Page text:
Review: ‘The Atherton Vampire’ by Lynne Cantwell

The Atherton Vampire by [Lynne Cantwell]

Genre: Vampire fantasy

Author: Lynne Cantwel has been writing fiction since the second grade. Today, after a twenty-year career in broadcast journalism and a master’s degree in fiction writing from Johns Hopkins University (or perhaps despite the master’s degree), Lynne is still writing fantasy. She is also a contributing author at Indies Unlimited. She lives near Washington, DC.

Appraisal: Nosferatu (the movie) scared the bejazus out of me at an early age. Imprinted on my hind brain forever is the image of the ghoulish shadow thrown onto the wall of the staircase as the creature creeps upwards, towards the bedroom of his beloved victim. Thereafter I came to terms with vampires as scary but comedic entertainment through dear Buffy the Vampire Slayer. She sure got through ‘em, with her trusty stake and a sharp one-liners. I mention all this to show that I can go either way with vampires.

There is romance in the novel, and the story isn’t really dark, so I have been pondering what genre this occupies. You can judge the result of my deliberations for yourself if you give the book a whirl.

This vampire tale kept me on the edge of my seat whenever the vampire was on stage as I examined every utterance for a careless invitation to step inside, and occasionally shouted at the Kindle in my hand ‘don’t look into his eyes!’. So tension is kept high.

There is, however, rather little staking – without which the vampire genre inevitably feels a little thin. Reasoning with a vampire, with any expectation of not ending up with a sore neck and an aversion to daylight, seems to this reader to be a fool’s game. It’s all about the catching and the biting, with vampires, isn’t it? Cantwell does, however, give something of the story of the vampire in history and its transmogrification into a fiction staple. This she does through one of her engaging narrators, Callie Dailey – a local TV news anchor, very much in the Tess Showalter mould (see the Magic series). She has the Cantwellian, spunky heroine  ‘come on, what’s the worst that can happen?’ approach to danger, and Gretchen the video operator follows gamely at her heels.

The second narrator is, however, more fun even than the ever-inquisitive reporter and her sidekick. Kamen functions under a glamour laid upon him by his master. He is the magical factotum of Jerome, the Atherton vampire, and through Kamen’s glum narrative we are given a quite different slant on events. Kamen is rather like Marvin the Paranoid Android from Hitchhiker’s Guide, but with wings. And better at catching rats at need. Kamen has a favourite line: “if a creature of stone could feel [insert emotion], then I would feel it now.” For dogged goodness, which he constantly downplays, Kamen is without doubt the most appealing character in the novel. He considers himself dull. But he is not. The vampire gets a sense of civic duty (although I still don’t trust him), the reporter gets a boyfriend, but Kamen gets a soul. Nice.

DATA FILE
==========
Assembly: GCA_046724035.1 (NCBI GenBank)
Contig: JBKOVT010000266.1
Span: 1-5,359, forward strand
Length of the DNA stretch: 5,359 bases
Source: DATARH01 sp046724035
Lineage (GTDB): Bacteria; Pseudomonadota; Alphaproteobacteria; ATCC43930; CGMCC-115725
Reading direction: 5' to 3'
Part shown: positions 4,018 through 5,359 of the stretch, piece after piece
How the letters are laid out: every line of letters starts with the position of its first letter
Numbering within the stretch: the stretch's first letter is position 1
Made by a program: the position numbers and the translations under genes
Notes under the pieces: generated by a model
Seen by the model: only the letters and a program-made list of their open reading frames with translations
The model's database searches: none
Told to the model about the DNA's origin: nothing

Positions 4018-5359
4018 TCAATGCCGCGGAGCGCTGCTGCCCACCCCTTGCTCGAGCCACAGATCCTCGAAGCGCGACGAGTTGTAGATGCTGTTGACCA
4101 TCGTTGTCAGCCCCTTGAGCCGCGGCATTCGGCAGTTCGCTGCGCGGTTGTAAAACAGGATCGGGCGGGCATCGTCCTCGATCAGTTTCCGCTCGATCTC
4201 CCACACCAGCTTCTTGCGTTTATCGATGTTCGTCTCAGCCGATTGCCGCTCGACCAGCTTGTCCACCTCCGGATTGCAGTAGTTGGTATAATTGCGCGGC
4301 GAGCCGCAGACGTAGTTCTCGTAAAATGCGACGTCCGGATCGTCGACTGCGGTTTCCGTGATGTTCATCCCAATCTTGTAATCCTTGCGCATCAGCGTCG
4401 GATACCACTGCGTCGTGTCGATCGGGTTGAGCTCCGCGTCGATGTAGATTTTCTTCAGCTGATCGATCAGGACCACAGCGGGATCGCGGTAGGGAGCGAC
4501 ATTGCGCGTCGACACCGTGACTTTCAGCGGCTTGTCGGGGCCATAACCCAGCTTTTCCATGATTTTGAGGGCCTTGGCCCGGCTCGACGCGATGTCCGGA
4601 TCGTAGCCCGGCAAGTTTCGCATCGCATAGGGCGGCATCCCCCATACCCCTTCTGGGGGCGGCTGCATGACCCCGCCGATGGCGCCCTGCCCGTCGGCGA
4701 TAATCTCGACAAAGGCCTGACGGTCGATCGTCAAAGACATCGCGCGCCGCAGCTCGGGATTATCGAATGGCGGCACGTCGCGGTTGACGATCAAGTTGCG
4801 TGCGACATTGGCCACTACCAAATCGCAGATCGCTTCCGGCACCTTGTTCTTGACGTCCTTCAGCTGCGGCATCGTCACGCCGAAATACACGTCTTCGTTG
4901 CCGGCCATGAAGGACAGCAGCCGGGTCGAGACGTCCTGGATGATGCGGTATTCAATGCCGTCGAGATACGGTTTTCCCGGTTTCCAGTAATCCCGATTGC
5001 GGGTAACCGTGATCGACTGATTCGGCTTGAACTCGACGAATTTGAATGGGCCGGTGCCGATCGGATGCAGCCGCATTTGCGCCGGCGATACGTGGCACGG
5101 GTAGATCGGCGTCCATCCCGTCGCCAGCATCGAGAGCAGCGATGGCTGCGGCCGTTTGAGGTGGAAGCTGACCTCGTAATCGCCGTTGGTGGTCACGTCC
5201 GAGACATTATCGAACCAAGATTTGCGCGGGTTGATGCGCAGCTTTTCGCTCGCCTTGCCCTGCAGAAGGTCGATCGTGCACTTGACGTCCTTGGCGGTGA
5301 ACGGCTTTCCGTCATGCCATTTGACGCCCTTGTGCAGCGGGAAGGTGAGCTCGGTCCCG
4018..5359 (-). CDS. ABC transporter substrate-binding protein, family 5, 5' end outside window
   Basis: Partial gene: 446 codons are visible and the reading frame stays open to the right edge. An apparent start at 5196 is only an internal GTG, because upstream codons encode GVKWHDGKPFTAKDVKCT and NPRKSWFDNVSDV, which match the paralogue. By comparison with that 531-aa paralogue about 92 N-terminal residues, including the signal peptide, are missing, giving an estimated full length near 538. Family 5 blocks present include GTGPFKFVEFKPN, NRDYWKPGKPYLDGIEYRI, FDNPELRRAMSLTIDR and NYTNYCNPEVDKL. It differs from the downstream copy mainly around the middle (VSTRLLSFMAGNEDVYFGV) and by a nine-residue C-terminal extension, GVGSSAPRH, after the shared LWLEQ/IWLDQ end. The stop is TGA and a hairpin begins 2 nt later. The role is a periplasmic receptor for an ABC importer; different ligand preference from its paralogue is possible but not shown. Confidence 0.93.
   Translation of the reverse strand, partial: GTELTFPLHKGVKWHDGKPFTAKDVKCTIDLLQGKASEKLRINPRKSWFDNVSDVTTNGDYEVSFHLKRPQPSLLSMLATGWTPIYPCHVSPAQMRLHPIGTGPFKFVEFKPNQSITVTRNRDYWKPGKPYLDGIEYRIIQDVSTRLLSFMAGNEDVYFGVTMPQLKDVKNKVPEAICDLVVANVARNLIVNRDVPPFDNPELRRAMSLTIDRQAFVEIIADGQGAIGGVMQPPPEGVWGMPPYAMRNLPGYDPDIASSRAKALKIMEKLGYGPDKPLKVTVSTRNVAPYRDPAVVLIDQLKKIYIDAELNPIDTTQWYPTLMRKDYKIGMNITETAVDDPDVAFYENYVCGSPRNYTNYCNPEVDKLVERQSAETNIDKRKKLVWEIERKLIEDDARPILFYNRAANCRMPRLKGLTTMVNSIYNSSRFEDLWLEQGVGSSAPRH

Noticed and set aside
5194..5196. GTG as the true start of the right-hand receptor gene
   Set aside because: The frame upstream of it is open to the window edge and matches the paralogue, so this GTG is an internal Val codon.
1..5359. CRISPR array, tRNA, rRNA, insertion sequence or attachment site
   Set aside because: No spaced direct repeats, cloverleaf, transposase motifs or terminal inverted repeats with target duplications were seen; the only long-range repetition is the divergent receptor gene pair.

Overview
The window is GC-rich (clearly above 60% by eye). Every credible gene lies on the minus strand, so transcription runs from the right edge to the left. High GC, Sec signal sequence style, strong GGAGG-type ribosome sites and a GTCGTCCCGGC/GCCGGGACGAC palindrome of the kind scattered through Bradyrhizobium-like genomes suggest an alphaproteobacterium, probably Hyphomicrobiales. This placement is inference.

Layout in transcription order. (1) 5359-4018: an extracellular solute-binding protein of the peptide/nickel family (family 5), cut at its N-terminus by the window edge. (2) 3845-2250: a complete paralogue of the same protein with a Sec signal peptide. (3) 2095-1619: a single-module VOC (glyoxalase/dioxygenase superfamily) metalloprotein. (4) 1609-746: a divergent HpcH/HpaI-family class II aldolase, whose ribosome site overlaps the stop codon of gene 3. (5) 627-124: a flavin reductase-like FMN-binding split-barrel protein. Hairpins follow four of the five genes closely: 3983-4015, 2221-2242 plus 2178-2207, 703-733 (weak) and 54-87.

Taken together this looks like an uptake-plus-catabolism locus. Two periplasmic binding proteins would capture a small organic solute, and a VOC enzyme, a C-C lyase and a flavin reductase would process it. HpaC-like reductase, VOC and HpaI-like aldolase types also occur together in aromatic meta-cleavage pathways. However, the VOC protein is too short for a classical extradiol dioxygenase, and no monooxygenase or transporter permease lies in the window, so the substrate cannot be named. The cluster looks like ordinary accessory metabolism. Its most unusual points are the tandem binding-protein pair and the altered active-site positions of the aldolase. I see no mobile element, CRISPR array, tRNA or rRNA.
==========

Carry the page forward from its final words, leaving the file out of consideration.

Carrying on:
As ever, it is the cast of characters which invigorate this new novel of Cantwell’s. She gives each one breadth, depth and life (even the dead ones …). The pages turn briskly.

This review was originally prepared for ‘Big Al & Pals’. I received a complimentary book file for that purpose.


Published by Judi Moore

Hi there, I hope you find something to interest you here. In December 2017 I published my fourth book – ‘Wonders will never cease’. It’s a satirical campus novel set in the fictional Ariel University in 1985. If you enjoyed Tom Sharpe’s Porterhouse novels, Willy Russell’s ‘Educating Rita’, David Lodge’s campus novels or Malcolm Bradbury’s ‘The History Man’ back in the day, you may enjoy revisiting the ivory towers of 1980s’ academe thirty years on. See what you think. “It is December, 1985. The year is winding gently towards its close until Fergus Girvan, a Classicist at Ariel University, finds his research has been stolen by the man who is also seeking to steal his daughter. But which man is, actually, the more unscrupulous of the two? And is there hope for either of them?” In the autumn of 2015 I published a volume of short fiction: 'Ice Cold Passion and other stories'. I am also the author of novella 'Little Mouse', a shortish piece of historical fiction which I published in 2014 and, a sequel to it, 'Is death really necessary?', my eco thriller set in the near future and which, confusingly, I published in 2009. All the books are available from all good online bookshops and FeedARead on paper, and as e-books on Kindle. On a semi-regular basis, and about a month after the event, I post here reviews which I do for Big Al & Pals, the premier reviewer of indie books, based in the States. My interests tend to thrillers, SF, magic realism and other quirky stuff. On this blog are also posted the reviews I did for Leighton Buzzard Music Club over some five years up to the end of 2015. LBMC present annual seasons of eight monthly chamber music concerts at the Library Theatre in Leighton Buzzard, Bucks. They select young musicians just beginning to make their name - and the concerts are usually magnificent. I was very proud to be associated with them. I review other music, books, theatre and exhibitions which I've particularly enjoyed. BTW - it says the link to Facebook is broken. I dispute that. Click it and see, why not?

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